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Conclusion: Our industrials team has highlighted some key inflections in Chinese rebar pricing, real defense spending and reinvestment by mining companies.


As many of you know, Jay Van Sciver recently joined Hedgeye as our Industrials Sector Head and launched a few weeks ago with his first key call being a negative view of the U.S. Airline Industry.  This call is obviously particularly timely with Goldman’s bearish initiation on the Airlines today. 

As part of their research product mix, our industrials team is publishing a daily “Industrials Indicator” note that synthesizes and emphasizes the key data points and events in the global industrials sector.  We thought a number of their recent call outs were also particularly relevant to the global macro space, so we have highlighted them below. (If you’d like to trial our industrial team’s work and/or speak to Jay email .)

1. Chinese Rebar Prices – For those that aren’t aware, rebar is reinforcement steel that is used in concrete and masonry structures.  Rebar is a critical component of any large scale construction projects – like highway bridges, parking garages, and so on.  Demand in 2012 has been anemic for rebar in China, which is reflected in the declining prices that are reflected in the chart below.

China produces 50% of the world’s steel, so to the extent we can consider rebar a decent proxy for steel demand in China, and we believe we can, this is somewhat ominous for the global steel market as China may look to increase steel exports in order to stabilize prices.  As well, the rebar price data is negative for iron ore, as China is the world’s largest importer of iron ore, which is the key steel input.

On a much higher level of course, steel and iron ore demand by China is a reflection of economic activity in China.  As economic activity softens, naturally demand for these products will soften and lead to price declines, as we are seeing the rebar market.

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2.The Mining Investment Cycle – Caterpillar (CAT) is probably the best proxy for the mining investment cycle since the start of the Millennium.  Over that time period, CAT has seen a stock price increase of 393% versus mere 16.9% for the SP500.  So, the mining boom has been good for CAT and its peers.  The question of course is how sustainable is this cycle going forward.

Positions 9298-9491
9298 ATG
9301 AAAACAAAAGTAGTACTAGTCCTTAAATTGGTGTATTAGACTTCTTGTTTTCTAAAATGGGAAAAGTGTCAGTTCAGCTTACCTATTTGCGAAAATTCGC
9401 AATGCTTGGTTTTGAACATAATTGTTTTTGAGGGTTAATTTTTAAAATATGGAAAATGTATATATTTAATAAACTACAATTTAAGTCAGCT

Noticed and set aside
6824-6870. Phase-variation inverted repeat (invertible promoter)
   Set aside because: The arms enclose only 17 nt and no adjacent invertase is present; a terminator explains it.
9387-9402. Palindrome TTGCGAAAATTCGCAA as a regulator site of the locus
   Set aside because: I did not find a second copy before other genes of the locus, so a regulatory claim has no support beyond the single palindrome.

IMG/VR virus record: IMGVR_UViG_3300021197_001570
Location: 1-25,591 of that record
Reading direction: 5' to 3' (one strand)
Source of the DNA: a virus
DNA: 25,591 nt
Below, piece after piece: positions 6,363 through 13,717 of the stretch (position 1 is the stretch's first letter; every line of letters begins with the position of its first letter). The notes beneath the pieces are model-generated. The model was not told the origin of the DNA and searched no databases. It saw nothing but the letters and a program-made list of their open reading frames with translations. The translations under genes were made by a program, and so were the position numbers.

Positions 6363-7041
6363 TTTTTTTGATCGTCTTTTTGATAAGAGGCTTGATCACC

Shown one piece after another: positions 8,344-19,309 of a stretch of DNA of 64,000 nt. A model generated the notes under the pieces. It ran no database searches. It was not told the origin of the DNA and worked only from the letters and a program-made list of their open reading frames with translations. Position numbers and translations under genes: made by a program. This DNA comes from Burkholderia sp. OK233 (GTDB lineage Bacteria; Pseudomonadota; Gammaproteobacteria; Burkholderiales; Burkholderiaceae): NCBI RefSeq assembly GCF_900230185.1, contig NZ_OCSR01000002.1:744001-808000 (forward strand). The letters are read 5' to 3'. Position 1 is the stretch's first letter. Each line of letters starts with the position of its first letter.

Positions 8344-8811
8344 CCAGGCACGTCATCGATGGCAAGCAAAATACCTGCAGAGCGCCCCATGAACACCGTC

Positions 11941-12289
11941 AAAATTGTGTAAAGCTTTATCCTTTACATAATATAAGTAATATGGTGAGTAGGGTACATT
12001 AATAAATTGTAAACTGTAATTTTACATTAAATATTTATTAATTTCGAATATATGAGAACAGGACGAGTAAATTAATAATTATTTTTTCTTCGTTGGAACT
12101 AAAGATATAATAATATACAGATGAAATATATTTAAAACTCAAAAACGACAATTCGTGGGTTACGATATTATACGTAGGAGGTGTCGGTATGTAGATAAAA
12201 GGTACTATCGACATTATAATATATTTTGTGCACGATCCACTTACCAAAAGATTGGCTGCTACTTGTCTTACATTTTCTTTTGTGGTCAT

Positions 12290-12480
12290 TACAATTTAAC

In the chart below, our industrials team looks at the capital expenditures of large miners versus their depreciation and amortization.  A company’s cap-ex should not greatly exceed the company’s depreciation and amortization unless growth is expected.  As the chart outlines, this was the case for much of the 1990s.  This isn’t totally surprising in commodity type industries where reinvestment occurs at the marginal cost. So, in theory, increased capital investment leads to higher production, lower prices, and decreased capital investment in the future.

Conversely, in the last ten years capital expenditures in the global mining sector have dramatically outpaced D&A expenditures, and on an accelerating basis.  In fact, in 2011 cap-ex exceeded D&A by an astounding $50 billion across the sector.   Clearly, commodity prices are in some form of an easy money-induced bubble, albeit increased demand from emerging growth economies is also a factor supporting the story underpinning market prices, but as our industrials team wrote:

“Mature, cyclical industries (mining is among the most mature) do not support high levels of growth investment in the long-run.”

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3. Real Defense Spending – The U.S.’s federal budgetary issues are really no surprise to anyone that does macro research or focuses on the U.S. Treasury market (or actually reads a newspaper).  Currently, the United States has ~104% debt-to-GDP, is running a deficit-to-GDP of ~9%, and ~40% of all deficit spending comes from borrowing.  To narrow the budget, spending needs to decline, with defense spending being a major focus.

In the chart below, we highlight real defense spending going back to 1962.  Two key points jump out from the chart.  First, defense is a highly cyclical industry.  There are periods of high real spending, typically during wars, and then spending declines following the war or with a change in administration. Secondly, defense spending on a real basis is at an almost all time high in the United States. Given the real level of spending and massive budgetary issues in the United States, it is difficult to envision a scenario in which the defense industry sees broad top line growth.  In fact, future years of declining top line are more likely.  In effect, it is an industry in which the “value trap” risk is alive and well – i.e. cheap stocks getting cheaper.

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Daryl G. Jones

Director of Research